Like the Liberals, they’ve also created a microsite called the “Redford Files,” which focuses on the culture of PC corruption in Alberta. If that’s not a good positioning strategy I don’t know what is. From a strategic standpoint, this explains how a relatively unheard-of newcomer has resonated with so many Albertans and surged into a front running spot above the Liberals and NDP. Wildrose has
something to say and they’re saying it loud and clear.


Still undecided on who to vote for?

Don’t know where all the parties stand? Short on time?

In 5 minutes you can quickly find out which party you’re most aligned with. The answer might surprise you.

Check out CBC’s Vote Compass or keep reading to see where the parties stand on top issues. (Unfortunately the Alberta Party is not included in the Vote Compass results.)

Aboriginal Affairs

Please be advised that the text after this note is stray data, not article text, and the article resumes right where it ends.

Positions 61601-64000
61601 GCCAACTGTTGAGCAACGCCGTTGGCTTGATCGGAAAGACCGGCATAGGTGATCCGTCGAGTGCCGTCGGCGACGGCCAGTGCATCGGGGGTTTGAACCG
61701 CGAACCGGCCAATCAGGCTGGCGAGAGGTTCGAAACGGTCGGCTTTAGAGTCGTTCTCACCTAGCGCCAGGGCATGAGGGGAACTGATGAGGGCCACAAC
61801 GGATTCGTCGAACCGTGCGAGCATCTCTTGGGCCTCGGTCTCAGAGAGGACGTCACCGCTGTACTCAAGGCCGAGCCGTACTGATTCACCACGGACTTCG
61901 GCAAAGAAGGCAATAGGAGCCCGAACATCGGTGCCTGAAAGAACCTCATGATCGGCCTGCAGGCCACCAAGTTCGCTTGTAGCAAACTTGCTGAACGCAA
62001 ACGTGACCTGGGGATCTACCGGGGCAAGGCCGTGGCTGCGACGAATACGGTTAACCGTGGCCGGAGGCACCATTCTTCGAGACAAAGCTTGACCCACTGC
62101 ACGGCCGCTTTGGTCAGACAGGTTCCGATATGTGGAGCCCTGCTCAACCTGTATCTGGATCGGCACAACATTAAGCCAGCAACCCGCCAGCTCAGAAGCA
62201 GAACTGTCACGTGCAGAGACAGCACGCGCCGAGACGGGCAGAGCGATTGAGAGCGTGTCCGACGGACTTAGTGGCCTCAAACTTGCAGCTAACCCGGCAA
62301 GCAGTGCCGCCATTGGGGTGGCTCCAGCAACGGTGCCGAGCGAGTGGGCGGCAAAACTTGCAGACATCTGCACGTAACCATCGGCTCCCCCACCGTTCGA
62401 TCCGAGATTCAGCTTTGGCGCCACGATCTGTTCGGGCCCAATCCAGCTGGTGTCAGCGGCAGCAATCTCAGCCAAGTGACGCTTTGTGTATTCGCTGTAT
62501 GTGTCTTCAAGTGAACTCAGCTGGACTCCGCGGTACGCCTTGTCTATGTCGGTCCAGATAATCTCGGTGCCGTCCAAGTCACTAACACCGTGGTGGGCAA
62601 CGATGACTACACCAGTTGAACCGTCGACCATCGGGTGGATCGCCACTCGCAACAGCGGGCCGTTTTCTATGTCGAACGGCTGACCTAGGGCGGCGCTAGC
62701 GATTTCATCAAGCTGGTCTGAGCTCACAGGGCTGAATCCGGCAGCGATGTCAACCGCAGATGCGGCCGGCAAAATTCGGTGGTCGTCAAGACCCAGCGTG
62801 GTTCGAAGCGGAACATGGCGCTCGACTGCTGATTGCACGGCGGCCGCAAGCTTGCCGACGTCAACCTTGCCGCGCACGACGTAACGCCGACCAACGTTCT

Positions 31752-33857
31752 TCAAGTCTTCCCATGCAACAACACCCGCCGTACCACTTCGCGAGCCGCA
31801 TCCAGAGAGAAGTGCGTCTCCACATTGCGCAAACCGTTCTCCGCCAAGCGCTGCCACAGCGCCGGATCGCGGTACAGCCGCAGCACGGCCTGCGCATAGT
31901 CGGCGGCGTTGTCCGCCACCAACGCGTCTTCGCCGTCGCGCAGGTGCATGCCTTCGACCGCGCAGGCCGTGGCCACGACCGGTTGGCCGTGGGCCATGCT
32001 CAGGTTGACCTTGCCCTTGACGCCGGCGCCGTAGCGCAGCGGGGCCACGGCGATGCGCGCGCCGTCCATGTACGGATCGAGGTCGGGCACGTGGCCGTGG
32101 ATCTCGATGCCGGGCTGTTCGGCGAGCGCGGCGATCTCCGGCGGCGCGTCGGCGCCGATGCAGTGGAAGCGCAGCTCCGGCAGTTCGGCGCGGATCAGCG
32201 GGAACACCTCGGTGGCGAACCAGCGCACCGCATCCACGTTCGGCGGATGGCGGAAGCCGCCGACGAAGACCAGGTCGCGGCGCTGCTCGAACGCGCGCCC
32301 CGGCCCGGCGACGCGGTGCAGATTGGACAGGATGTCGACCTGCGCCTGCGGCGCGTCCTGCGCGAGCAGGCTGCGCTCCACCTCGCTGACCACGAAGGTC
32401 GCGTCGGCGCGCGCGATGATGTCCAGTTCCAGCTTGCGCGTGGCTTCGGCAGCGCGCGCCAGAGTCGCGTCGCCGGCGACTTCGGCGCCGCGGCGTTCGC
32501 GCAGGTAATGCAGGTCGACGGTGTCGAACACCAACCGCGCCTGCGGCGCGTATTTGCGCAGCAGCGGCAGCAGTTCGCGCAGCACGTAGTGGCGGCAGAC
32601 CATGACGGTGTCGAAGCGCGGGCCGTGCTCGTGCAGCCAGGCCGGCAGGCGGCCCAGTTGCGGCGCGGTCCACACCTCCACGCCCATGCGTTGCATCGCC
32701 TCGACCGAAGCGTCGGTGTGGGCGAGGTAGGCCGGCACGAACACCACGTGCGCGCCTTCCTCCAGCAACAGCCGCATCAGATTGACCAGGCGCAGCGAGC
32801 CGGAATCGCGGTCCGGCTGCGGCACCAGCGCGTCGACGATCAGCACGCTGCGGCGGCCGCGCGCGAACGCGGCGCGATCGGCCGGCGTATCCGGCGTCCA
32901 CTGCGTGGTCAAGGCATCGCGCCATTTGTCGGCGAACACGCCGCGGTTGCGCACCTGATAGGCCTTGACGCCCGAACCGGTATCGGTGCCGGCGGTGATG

Alberta should contribute funding to schools on First Nations reserves.

Disagree: WR
Agree: LIB, NDP, PC

First Nations should have more say over how Alberta’s natural resources are used.

Neutral: PC
Agree: LIB, NDP, WR


Worker safety laws should be more strict in Alberta.

Agree: LIB, NDP
Neutral: PC, WR

During economic downturns, government spending makes it worse.

Disagree: LIB, NDP
Agree: PC, WR

It should be easier for workers to organize a union.

Neutral: PC, WR
Agree: LIB, NDP

When businesses make a lot of money everyone benefits, even the poor.

Disagree: LIB, NDP
Agree: PC, WR


Alberta government should freeze tuition for university and college students.